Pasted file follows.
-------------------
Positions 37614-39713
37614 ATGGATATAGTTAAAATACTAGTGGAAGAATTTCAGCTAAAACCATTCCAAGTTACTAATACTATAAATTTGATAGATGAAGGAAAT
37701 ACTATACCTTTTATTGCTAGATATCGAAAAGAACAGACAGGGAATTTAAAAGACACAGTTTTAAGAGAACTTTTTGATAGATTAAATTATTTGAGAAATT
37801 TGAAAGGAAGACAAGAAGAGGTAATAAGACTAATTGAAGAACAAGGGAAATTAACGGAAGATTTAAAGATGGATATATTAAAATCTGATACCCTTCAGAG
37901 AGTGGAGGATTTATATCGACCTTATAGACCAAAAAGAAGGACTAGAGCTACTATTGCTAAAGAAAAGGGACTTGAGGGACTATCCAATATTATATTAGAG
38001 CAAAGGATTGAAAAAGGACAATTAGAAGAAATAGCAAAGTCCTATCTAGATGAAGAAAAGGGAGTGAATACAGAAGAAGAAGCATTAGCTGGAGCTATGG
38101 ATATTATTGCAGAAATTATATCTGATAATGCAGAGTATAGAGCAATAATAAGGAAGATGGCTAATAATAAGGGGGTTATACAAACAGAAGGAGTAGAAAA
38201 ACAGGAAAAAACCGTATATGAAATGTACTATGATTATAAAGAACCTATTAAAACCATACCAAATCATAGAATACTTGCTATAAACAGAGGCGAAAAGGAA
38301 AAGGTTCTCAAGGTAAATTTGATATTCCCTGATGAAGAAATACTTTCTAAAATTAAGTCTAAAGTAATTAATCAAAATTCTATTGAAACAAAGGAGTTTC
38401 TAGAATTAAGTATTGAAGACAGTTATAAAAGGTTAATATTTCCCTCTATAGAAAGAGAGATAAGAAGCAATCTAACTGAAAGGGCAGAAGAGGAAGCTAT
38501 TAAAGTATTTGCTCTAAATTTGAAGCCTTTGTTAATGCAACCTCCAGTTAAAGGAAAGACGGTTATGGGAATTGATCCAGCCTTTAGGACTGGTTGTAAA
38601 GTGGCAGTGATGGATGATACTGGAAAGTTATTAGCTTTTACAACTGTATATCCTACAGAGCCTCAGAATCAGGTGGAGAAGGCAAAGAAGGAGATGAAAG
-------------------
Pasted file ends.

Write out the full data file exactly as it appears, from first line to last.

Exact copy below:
Positions 37614-39713
37614 ATGGATATAGTTAAAATACTAGTGGAAGAATTTCAGCTAAAACCATTCCAAGTTACTAATACTATAAATTTGATAGATGAAGGAAAT
37701 ACTATACCTTTTATTGCTAGATATCGAAAAGAACAGACAGGGAATTTAAAAGACACAGTTTTAAGAGAACTTTTTGATAGATTAAATTATTTGAGAAATT
37801 TGAAAGGAAGACAAGAAGAGGTAATAAGACTAATTGAAGAACAAGGGAAATTAACGGAAGATTTAAAGATGGATATATTAAAATCTGATACCCTTCAGAG
37901 AGTGGAGGATTTATATCGACCTTATAGACCAAAAAGAAGGACTAGAGCTACTATTGCTAAAGAAAAGGGACTTGAGGGACTATCCAATATTATATTAGAG
38001 CAAAGGATTGAAAAAGGACAATTAGAAGAAATAGCAAAGTCCTATCTAGATGAAGAAAAGGGAGTGAATACAGAAGAAGAAGCATTAGCTGGAGCTATGG
38101 ATATTATTGCAGAAATTATATCTGATAATGCAGAGTATAGAGCAATAATAAGGAAGATGGCTAATAATAAGGGGGTTATACAAACAGAAGGAGTAGAAAA
38201 ACAGGAAAAAACCGTATATGAAATGTACTATGATTATAAAGAACCTATTAAAACCATACCAAATCATAGAATACTTGCTATAAACAGAGGCGAAAAGGAA
38301 AAGGTTCTCAAGGTAAATTTGATATTCCCTGATGAAGAAATACTTTCTAAAATTAAGTCTAAAGTAATTAATCAAAATTCTATTGAAACAAAGGAGTTTC
38401 TAGAATTAAGTATTGAAGACAGTTATAAAAGGTTAATATTTCCCTCTATAGAAAGAGAGATAAGAAGCAATCTAACTGAAAGGGCAGAAGAGGAAGCTAT
38501 TAAAGTATTTGCTCTAAATTTGAAGCCTTTGTTAATGCAACCTCCAGTTAAAGGAAAGACGGTTATGGGAATTGATCCAGCCTTTAGGACTGGTTGTAAA
38601 GTGGCAGTGATGGATGATACTGGAAAGTTATTAGCTTTTACAACTGTATATCCTACAGAGCCTCAGAATCAGGTGGAGAAGGCAAAGAAGGAGATGAAAG